Daily Management Review

Women To Be Inducted In Turkish Army For Combat Positions, Fight Terrorists And Defend Borders


12/23/2017




Women To Be Inducted In Turkish Army For Combat Positions, Fight Terrorists And Defend Borders
Turkey has decided to recruit 8.000 women gendarmes for combat positions who would also be delegated boarder control duties in the Turkish army. Turkey has suffered from both internal and regional conflicts.
 
Holding the defense of the country on its Southern borders with Syria and Iraq and the role of combating terrorism would be the two major duties of these new female recruits who would serve under the banner of the Gendarmerie Command and would be non-commissioned officers.
 
It may be recalled that the conflicts in Syria and Iraq have spilled into Turkey.
 
A directive by the government in Turkey said that the same level of commando training as men would be imparted to these female recruits. They would also be deputed in frontlines in many areas which would also include terrorism hit places.
 
Applications for the posts would begin in a few weeks government communique said.
 
Local press reports stated that the women soldier will also serve "in safeguarding public order, combatting illegal border crossings and trafficking and the protection of penitentiary facilities".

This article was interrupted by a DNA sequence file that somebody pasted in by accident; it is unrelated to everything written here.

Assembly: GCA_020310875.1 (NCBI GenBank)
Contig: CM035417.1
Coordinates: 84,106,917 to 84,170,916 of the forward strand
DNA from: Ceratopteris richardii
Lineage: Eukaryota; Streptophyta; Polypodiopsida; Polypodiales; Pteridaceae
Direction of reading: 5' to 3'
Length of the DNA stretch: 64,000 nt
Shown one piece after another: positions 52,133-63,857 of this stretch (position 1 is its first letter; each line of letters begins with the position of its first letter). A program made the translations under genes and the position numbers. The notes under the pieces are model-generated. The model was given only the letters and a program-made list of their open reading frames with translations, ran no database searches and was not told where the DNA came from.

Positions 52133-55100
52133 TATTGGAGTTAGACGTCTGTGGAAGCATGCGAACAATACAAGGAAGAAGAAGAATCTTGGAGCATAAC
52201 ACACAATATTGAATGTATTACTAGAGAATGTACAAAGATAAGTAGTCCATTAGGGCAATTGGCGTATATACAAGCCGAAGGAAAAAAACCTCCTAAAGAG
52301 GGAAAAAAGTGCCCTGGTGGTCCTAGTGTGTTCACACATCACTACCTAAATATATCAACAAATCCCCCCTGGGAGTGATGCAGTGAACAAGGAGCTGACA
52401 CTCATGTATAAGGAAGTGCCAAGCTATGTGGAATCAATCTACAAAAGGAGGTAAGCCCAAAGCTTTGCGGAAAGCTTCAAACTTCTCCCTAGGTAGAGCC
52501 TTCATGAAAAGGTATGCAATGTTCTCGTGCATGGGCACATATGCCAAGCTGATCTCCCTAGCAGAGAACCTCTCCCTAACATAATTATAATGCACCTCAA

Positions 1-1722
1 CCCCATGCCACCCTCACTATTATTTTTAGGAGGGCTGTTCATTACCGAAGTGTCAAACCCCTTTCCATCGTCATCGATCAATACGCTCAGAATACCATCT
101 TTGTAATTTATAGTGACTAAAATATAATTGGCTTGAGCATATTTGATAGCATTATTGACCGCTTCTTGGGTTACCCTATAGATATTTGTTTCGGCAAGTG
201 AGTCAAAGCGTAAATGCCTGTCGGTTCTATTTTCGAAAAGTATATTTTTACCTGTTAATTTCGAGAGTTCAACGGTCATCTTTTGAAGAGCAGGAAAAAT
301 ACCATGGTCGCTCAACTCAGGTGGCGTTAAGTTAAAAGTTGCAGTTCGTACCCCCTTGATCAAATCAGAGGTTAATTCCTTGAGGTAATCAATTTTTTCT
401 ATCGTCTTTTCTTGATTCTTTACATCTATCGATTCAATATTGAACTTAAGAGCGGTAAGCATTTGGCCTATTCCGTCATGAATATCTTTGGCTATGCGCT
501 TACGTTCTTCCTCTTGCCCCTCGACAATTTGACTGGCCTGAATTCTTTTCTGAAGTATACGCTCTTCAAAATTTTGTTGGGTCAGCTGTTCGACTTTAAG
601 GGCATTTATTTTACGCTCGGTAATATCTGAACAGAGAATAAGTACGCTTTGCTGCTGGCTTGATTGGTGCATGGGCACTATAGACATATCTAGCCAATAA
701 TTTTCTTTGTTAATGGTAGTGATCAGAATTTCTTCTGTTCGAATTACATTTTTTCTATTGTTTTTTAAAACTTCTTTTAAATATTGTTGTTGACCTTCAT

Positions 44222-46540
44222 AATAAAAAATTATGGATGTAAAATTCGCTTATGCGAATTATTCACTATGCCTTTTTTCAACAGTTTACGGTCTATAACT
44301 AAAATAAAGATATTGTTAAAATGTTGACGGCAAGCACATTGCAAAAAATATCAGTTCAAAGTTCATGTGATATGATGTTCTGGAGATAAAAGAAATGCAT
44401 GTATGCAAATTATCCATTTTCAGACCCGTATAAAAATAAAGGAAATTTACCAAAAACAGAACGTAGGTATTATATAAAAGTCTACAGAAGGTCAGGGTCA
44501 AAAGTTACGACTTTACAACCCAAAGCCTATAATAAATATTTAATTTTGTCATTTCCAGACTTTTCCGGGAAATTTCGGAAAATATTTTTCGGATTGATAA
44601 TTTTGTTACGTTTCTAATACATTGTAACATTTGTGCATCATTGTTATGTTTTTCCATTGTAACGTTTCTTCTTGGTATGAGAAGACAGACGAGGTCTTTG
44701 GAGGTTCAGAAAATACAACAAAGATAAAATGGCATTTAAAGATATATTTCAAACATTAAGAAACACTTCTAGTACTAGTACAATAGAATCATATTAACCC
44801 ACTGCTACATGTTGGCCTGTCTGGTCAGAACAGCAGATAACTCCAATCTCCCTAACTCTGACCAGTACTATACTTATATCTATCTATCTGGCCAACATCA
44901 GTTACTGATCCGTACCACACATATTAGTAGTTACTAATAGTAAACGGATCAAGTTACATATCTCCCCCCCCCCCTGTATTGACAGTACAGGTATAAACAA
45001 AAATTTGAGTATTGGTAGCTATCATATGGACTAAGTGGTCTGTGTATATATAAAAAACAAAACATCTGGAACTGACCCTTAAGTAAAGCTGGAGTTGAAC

"There is a need for more women in the gendarmerie as it is serving as a police force in rural areas and sectors which are affected by terrorist activities in the southeast," which is primarily a Kurdish populated and impoverished area due to long drawn wars in Turkey, said Professor Haldun Yalcinkaya from the Ankara TOBB university.
 
Female soldiers are believed to be more capable of handling of and efficient in instances of dealing with the local people and the sensitivities associated with them, explained the military expert.
 
It has been 33 years that demands for Kurdish self-rule inside Turkey by the Kurdistan Workers’ Party (PKK), which initially was a fight for independence, has led to continuous fighting with the Turkish army. One of the characteristics of the rebel group is that it has inducted women into its fighting force and eliminated the patriarchy of the battlefield.
 
"Enrolling more women in the gendarmerie would make a difference as they can interact with women in provinces that are conservative and socially very much male oriented. It will confirm the changing paradigm against PKK terrorism," pointed out Yalcinkaya.
 
The government wants to increase the number of women fighters in the Gendarmerie from the actual 828 to 8.828. Despite the fact that there are a number of F-16 women fighter pilots in the Turkish air force, there are only 3 per cent women in the Turkish army – mostly in non-combat positions. The Turkish army is the second-largest standing force in NATO.
 
(Source:news.xinhuanet.com)






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